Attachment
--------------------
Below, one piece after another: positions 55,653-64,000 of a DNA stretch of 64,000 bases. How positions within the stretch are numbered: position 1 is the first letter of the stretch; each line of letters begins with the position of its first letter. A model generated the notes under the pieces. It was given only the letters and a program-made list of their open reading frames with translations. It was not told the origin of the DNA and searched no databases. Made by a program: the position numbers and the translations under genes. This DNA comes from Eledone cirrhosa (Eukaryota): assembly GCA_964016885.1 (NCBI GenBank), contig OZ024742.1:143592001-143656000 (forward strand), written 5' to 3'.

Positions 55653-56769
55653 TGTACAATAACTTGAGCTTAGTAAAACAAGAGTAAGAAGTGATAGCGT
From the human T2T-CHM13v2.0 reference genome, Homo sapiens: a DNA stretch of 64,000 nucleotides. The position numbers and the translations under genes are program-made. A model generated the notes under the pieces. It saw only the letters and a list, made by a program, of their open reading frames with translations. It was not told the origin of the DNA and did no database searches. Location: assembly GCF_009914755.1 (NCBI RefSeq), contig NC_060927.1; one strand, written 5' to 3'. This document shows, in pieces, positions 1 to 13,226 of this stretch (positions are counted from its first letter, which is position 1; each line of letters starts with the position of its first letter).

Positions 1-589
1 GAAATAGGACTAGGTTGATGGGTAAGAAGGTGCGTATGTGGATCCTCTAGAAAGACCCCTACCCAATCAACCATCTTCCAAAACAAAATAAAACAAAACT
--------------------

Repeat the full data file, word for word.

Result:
Below, one piece after another: positions 55,653-64,000 of a DNA stretch of 64,000 bases. How positions within the stretch are numbered: position 1 is the first letter of the stretch; each line of letters begins with the position of its first letter. A model generated the notes under the pieces. It was given only the letters and a program-made list of their open reading frames with translations. It was not told the origin of the DNA and searched no databases. Made by a program: the position numbers and the translations under genes. This DNA comes from Eledone cirrhosa (Eukaryota): assembly GCA_964016885.1 (NCBI GenBank), contig OZ024742.1:143592001-143656000 (forward strand), written 5' to 3'.

Positions 55653-56769
55653 TGTACAATAACTTGAGCTTAGTAAAACAAGAGTAAGAAGTGATAGCGT
From the human T2T-CHM13v2.0 reference genome, Homo sapiens: a DNA stretch of 64,000 nucleotides. The position numbers and the translations under genes are program-made. A model generated the notes under the pieces. It saw only the letters and a list, made by a program, of their open reading frames with translations. It was not told the origin of the DNA and did no database searches. Location: assembly GCF_009914755.1 (NCBI RefSeq), contig NC_060927.1; one strand, written 5' to 3'. This document shows, in pieces, positions 1 to 13,226 of this stretch (positions are counted from its first letter, which is position 1; each line of letters starts with the position of its first letter).

Positions 1-589
1 GAAATAGGACTAGGTTGATGGGTAAGAAGGTGCGTATGTGGATCCTCTAGAAAGACCCCTACCCAATCAACCATCTTCCAAAACAAAATAAAACAAAACT